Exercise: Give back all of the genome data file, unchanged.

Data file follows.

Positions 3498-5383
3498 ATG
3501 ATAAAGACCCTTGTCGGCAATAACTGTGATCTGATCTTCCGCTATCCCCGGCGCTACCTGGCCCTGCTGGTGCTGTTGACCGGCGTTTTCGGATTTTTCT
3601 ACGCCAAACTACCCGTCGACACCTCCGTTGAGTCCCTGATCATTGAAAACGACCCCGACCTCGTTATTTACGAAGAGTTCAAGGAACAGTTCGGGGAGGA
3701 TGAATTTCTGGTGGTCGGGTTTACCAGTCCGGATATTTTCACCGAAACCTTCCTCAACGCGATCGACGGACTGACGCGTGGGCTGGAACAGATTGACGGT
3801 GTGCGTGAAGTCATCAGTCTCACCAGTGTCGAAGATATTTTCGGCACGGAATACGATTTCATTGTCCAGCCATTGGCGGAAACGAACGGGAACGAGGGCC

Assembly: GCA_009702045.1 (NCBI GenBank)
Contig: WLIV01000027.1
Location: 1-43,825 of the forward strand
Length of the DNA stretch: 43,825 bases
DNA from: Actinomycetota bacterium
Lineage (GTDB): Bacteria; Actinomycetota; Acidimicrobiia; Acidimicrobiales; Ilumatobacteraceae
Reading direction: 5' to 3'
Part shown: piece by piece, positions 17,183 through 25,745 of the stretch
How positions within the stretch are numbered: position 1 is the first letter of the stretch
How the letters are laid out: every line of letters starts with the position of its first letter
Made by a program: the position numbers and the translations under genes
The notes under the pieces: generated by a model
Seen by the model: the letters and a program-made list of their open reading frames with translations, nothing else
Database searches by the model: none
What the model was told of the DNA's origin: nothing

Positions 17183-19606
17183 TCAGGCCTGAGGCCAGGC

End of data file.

Positions 3498-5383
3498 ATG
3501 ATAAAGACCCTTGTCGGCAATAACTGTGATCTGATCTTCCGCTATCCCCGGCGCTACCTGGCCCTGCTGGTGCTGTTGACCGGCGTTTTCGGATTTTTCT
3601 ACGCCAAACTACCCGTCGACACCTCCGTTGAGTCCCTGATCATTGAAAACGACCCCGACCTCGTTATTTACGAAGAGTTCAAGGAACAGTTCGGGGAGGA
3701 TGAATTTCTGGTGGTCGGGTTTACCAGTCCGGATATTTTCACCGAAACCTTCCTCAACGCGATCGACGGACTGACGCGTGGGCTGGAACAGATTGACGGT
3801 GTGCGTGAAGTCATCAGTCTCACCAGTGTCGAAGATATTTTCGGCACGGAATACGATTTCATTGTCCAGCCATTGGCGGAAACGAACGGGAACGAGGGCC

Assembly: GCA_009702045.1 (NCBI GenBank)
Contig: WLIV01000027.1
Location: 1-43,825 of the forward strand
Length of the DNA stretch: 43,825 bases
DNA from: Actinomycetota bacterium
Lineage (GTDB): Bacteria; Actinomycetota; Acidimicrobiia; Acidimicrobiales; Ilumatobacteraceae
Reading direction: 5' to 3'
Part shown: piece by piece, positions 17,183 through 25,745 of the stretch
How positions within the stretch are numbered: position 1 is the first letter of the stretch
How the letters are laid out: every line of letters starts with the position of its first letter
Made by a program: the position numbers and the translations under genes
The notes under the pieces: generated by a model
Seen by the model: the letters and a program-made list of their open reading frames with translations, nothing else
Database searches by the model: none
What the model was told of the DNA's origin: nothing

Positions 17183-19606
17183 TCAGGCCTGAGGCCAGGC